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ICMP (Internet Control Message Protocol)

What is ICMP?


ICMP is a network layer protocol utilized by network devices to diagnose communication problems. ICMP is mainly used to determine whether data is reaching its intended destination promptly. In addition, network devices, such as routers, use the ICMP protocol for error reporting when network problems prevent the delivery of data packets.

Hackers also found a way to use ICMP messages maliciously, such as ping of death (PoD) attacks, Smurf attacks, and ping flood attacks. While few networks are vulnerable to PoD and Smurf attacks today, most systems are still affected by ping flood attacks.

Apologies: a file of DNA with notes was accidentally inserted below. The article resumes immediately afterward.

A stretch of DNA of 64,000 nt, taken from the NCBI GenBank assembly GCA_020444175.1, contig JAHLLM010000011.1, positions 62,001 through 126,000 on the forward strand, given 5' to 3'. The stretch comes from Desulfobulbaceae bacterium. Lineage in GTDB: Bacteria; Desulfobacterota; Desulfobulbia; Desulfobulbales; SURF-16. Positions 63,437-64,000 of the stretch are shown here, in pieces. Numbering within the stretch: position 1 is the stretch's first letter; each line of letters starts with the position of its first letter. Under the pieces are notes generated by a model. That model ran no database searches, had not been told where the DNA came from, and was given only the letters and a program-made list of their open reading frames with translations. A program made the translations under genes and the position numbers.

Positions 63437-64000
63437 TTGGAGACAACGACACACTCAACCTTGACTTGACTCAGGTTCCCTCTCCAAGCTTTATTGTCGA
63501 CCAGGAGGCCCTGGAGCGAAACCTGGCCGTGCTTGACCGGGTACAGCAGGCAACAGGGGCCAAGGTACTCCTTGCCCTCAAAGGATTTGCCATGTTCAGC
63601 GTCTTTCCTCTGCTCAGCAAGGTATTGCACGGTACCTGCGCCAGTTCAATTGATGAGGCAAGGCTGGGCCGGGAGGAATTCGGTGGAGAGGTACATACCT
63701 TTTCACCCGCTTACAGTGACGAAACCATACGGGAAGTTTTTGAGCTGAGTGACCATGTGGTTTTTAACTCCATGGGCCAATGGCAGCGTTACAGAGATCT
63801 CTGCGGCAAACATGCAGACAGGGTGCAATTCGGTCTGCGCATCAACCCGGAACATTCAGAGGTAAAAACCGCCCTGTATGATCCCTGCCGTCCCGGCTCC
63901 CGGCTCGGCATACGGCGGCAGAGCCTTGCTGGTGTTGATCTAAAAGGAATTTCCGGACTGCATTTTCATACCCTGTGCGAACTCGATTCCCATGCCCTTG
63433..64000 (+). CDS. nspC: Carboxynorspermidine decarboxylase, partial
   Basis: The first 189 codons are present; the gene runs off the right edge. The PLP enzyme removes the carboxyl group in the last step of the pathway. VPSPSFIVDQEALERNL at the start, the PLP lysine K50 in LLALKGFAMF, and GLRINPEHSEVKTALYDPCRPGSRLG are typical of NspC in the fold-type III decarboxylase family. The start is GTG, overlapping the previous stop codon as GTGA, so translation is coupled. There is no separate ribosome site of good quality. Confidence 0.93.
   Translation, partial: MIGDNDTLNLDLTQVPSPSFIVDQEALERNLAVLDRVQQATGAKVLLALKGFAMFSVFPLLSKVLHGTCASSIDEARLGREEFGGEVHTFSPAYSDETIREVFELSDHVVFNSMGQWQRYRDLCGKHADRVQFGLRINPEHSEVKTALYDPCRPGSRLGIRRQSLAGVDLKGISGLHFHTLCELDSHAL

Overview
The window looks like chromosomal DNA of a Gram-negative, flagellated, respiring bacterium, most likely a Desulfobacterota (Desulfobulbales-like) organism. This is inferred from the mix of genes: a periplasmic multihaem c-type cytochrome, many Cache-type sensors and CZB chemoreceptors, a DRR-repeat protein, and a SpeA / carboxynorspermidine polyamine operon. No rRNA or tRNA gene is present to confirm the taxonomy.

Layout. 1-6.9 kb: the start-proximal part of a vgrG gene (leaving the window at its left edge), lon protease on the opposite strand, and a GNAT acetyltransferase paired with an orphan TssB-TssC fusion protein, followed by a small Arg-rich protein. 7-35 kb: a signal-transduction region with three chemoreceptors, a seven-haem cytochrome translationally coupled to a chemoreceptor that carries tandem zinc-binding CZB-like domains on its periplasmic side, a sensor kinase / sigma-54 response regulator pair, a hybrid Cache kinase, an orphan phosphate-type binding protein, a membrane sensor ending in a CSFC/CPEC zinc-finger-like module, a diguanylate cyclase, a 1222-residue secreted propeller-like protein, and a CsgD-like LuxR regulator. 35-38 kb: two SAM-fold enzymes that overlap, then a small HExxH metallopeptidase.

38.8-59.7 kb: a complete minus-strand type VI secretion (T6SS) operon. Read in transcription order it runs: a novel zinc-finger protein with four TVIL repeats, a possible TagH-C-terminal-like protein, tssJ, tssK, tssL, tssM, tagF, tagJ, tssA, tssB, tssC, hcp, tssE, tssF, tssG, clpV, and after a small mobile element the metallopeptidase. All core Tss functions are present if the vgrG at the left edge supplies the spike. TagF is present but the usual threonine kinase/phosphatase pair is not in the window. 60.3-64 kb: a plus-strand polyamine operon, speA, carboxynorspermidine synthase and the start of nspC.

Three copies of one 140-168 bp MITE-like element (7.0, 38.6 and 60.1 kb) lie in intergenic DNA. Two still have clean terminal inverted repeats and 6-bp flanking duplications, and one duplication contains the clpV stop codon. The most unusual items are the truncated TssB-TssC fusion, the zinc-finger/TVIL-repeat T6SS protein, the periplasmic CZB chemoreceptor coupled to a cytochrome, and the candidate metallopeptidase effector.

In the world of NXLog

In corporate networks, ICMP traffic commonly indicates ping requests, and a certain amount of ICMP traffic is usually expected. However, a sharp increase in ICMP traffic during a short period usually points to malicious activity. Therefore, ICMP traffic is worth monitoring.

NXLog provides the im_pcap input module to capture network traffic. You can then define a threshold for expected ICMP traffic with the pm_evcorr module and generate alerts if exceeded.

Known as

ICMP, ICMP protocol, Internet Control Message Protocol


Detecting unusual ICMP traffic levels Event correlation Packet capture (im_pcap)

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